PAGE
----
When Fredericka von Stade finished singing a program of operatic airs and show tunes at the White House, President Bush immediately signaled for an encore.

The mezzo-soprano said coyly that as a tribute to Bush, she would finish with "the No. 1 pop single" from the Grammy Awards."See if you recognize it," she said.

Her voice rose in song, filling the East Room with the familiar strains of "The Star Spangled Banner."

Instantly, Bush, Queen Margrethe II of Denmark and 125 guests at the state dinner Wednesday night rose to their feet. By the end of the national anthem, first lady Barbara Bush was wiping tears from her eyes.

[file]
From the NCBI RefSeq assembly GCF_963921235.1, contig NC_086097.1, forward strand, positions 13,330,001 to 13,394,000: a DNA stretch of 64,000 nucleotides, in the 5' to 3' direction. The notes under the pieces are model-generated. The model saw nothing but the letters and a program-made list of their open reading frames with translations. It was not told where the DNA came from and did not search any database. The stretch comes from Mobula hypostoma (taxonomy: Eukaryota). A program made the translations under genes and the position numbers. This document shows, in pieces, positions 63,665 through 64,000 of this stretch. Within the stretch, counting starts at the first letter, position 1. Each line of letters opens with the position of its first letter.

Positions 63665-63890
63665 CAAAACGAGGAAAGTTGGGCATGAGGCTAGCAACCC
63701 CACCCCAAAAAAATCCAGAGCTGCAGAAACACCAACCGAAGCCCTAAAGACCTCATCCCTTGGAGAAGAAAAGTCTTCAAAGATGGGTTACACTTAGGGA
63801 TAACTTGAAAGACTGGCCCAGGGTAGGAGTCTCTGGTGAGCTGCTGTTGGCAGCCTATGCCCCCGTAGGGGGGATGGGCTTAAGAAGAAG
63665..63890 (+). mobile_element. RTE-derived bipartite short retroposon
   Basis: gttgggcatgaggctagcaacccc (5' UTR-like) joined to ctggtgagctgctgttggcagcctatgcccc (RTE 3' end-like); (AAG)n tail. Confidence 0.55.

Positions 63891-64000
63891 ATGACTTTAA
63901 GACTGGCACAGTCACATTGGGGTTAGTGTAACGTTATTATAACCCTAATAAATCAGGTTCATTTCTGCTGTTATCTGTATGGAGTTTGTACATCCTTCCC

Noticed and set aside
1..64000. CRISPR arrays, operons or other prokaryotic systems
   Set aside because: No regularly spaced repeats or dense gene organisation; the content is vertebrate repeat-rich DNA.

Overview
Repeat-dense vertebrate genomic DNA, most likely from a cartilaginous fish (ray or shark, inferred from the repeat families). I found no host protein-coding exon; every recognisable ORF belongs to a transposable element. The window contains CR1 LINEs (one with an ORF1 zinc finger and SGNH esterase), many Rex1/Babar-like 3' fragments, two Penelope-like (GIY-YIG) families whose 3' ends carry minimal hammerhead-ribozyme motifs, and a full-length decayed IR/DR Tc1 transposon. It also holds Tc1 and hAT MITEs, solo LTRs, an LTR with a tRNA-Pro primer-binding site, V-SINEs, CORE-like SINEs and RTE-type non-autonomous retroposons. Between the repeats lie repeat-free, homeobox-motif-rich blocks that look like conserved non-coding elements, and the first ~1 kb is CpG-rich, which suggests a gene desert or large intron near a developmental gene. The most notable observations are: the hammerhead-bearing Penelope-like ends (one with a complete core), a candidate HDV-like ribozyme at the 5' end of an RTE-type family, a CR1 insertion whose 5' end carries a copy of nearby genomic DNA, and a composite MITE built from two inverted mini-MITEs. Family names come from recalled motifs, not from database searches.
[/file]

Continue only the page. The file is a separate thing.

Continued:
The president rose to embrace the opera star, calling her selection a fitting end to "a magnificent state visit."

Bush fended off reporters who asked when the ground war against Iraq would be launched.

"Watch and wait. Watch and learn," he advised.

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In his toast, Bush recalled Danish resistance against Nazi Germany and paid tribute to the Danes for sending a warship to the Persian Gulf to "stand together against another brutal dictator."

He also noted that the guests at the glittering dinner included not only Gen. Colin Powell, chairman of the Joint Chiefs of Staff, but the top enlisted men in the Army and Navy, Sgt. Maj. Julius W. Gates and Master Chief Petty Officer Duane R. Bushey.

"Our country is united behind them totally, today, exactly as we were united in World War II, and patriotism is high here now," he told the queen.

"Our purpose is clear and our mission is just and we are going to prevail and your forces and ours will guarantee that the torch of freedom will illuminate Kuwait."

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